• In 2004, I complained to my doc of intestinal problems. I had my gallbladder out in 2003, and things hadn't really returned to normal. He did some testing, and told me, "You're not quite celiac, but you definitely have something going on." He never showed me the numbers, and I never asked. We moved shortly afterwards, and I never really thought about it after that. A few years ago, I went on the Atkins diet. I cut out all starchy carbs & bread carbs for three months. I had one cheat day (Wednesday), and broke out in a rash from neck to ankle. It was Thanksgiving weekend (and my birthday), and I couldn't get in to the doc. I ate a piece of birthday cake on Friday, and had insane stomach cramps. I know, I know. I should've gone to the ER. I finally got in to see the doc the following Wednesday, and the rash was clearing up. She told me it was dermatitis herpetiformis, and to stay away from gluten. No talk of being celiac. No other ramifications. So I go home, look it up, and find out about celiac. I ask for testing, and she tells me I'd have to go on a gluten diet for a month in order to get tested. After the pain I had from one piece of cake, I know I can't tolerate it. I stay off gluten, I don't have a rash. I eat something containing gluten (always in small amounts from cross-contamination--never like a donut or something), and I get a rash. That's proof enough for me. Fast forward to today. I got a copy of my medical records from 2004.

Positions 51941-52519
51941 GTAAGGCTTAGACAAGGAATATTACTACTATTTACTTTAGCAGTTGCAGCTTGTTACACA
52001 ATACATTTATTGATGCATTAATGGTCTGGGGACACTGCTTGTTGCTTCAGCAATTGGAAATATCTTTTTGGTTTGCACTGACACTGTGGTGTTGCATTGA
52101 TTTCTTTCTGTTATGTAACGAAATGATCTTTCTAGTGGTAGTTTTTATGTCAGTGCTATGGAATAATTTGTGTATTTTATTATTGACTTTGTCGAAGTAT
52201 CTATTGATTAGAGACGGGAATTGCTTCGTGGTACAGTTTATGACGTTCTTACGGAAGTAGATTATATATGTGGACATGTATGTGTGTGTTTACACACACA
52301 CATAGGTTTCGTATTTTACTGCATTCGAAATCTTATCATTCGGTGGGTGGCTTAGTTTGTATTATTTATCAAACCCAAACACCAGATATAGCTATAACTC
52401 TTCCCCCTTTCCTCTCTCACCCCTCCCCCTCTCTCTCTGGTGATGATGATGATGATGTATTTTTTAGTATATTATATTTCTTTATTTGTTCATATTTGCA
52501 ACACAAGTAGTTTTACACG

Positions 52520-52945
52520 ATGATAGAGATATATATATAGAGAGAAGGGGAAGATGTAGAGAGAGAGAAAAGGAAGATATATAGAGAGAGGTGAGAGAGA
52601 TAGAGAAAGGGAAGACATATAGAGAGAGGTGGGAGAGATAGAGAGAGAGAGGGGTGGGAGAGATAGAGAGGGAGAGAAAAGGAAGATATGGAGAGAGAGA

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    • Hopefully the biopsy results will tell the tale as they say.  I am on rx D myself.  You can find info on vitamin D at the vitamin D  council site.  Seeing they just announced higher levels of vitamin D can help prevent colon cancer it's even a better reason to take some.  You can get natural vitamin D from oily fish like mackeral, sardines, salmon and tuna.  Other than that they do add it to milk and some orange juice in the USA.  The sun is another good source but only during certain hours of the day depending on your local latitude.
    • I dropped 30 lbs after going gluten free in a MONTH.  It seemed to be a lot of water flushing out of my body.  Underneath I was underweight and looked emaciated.  I've since built back 10 lbs of good weight in muscle and probably bone, and much healthier.